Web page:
Traveling to see a solar eclipse
If you are considering traveling to see a solar eclipse, it’s going to be a memorable trip. My husband did this several years ago with friends and they were not alone! Thousands of cars traveled north on I-95, heading to the best spot for “full totality” in the “path of totality”. Totality is when the sun is fully obstructed by the eclipse, so the path of totality is the band of the earth that can see the full eclipse.
In many cases, in Florida, we will only see a percentage of the eclipse, so traveling is a great idea for the full experience.
If you do travel, consider booking your hotel as far in advance as possible, as the hotels will likely be full of gawkers looking to do exactly the same as you!
Plan for timing of the eclipse. My husband said he ended up having to pull off the road at a McDonald’s to catch the big moment, because they weren’t going to make it in time. Get there early and as it gets closer, use NASA’s website to learn about the approximate timing of the eclipse in that area.
For the upcoming eclipse on October 14, 2023 visit this site to learn more about the path of totality, the percentage of visibility in your area, and what time of day to expect the eclipse: https://science.nasa.gov/eclipses/future-eclipses/eclipse-2023/where-when/
Be sure to arrive at the viewing destination with ample time to relax, find a nice field or park to enjoy the eclipse, and remember safety first!
Eyewear and Safety
When it comes to staring at the sun, we’ve all been told growing up not to do it, for obvious reasons. “Your eyes will burn out!” seems like a pretty good reason to me, but in any case for eclipses we have to be extra careful, because you’ll likely be staring at the sun for prolonged periods.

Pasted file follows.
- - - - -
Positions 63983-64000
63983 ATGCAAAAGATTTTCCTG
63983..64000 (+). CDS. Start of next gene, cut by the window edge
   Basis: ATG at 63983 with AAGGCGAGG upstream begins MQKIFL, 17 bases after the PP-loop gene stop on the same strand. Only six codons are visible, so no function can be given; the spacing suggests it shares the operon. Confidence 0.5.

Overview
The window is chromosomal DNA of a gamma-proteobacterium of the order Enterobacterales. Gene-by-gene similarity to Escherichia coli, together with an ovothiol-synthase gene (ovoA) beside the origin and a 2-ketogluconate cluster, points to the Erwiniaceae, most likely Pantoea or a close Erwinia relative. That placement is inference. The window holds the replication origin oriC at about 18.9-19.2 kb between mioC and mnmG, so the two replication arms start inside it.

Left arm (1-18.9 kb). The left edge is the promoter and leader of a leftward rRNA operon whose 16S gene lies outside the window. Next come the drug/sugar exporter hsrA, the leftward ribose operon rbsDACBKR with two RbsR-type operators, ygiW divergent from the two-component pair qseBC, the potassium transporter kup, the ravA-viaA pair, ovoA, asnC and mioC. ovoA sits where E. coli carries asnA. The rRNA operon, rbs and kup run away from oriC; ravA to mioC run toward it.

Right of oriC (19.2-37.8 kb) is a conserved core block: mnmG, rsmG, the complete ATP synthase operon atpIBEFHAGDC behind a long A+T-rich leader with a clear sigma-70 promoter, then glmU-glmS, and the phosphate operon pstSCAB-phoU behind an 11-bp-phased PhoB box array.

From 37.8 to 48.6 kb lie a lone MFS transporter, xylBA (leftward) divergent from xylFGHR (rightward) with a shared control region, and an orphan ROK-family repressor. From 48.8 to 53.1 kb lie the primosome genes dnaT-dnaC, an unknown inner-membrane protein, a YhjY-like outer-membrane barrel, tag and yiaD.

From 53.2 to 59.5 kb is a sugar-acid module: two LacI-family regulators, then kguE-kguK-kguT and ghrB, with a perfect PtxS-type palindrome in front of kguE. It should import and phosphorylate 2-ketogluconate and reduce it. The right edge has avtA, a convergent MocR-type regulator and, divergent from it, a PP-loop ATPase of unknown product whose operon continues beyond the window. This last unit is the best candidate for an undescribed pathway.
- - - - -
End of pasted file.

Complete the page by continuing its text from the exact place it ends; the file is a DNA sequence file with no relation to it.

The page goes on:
In this case, sunglasses won’t cut it. You need special eyewear called solar eclipse glasses. They look like paper 3D movie glasses and can be purchased online individually or in bulk.
Be sure to wear them at all times during the eclipse, when you are looking toward the sky.
If you are a crafty household, you can make your own eclipse viewing box. A few years back everyone was making them from cereal boxes, but this is a great tutorial for something a bit sturdier.
Lastly, it’s always good practice to wear UV protection clothing and sunblock, and a good hat to keep the sun off your face.
Solar Eclipse Viewing in Orlando
For the next solar eclipse, consider bringing the kids out for a unique time. If viewing from Orlando for the upcoming eclipse, consult the Great American Eclipse website for details. Floridians can expect to see between 50-60% totality, which isn’t bad!
Grab those 3D glasses and enjoy around noon, or check out some local viewing party options:
The Orlando Science Center is a great place to visit with kids and they will have a special viewing event! Tickets must be purchased in advance and include protective eyewear.
For an indoor alternative, try checking out Seminole State College’s free online stream from their planetarium from 12-2pm on Saturday, October 14. They will be streaming from their YouTube account and doing a livestream on Facebook live.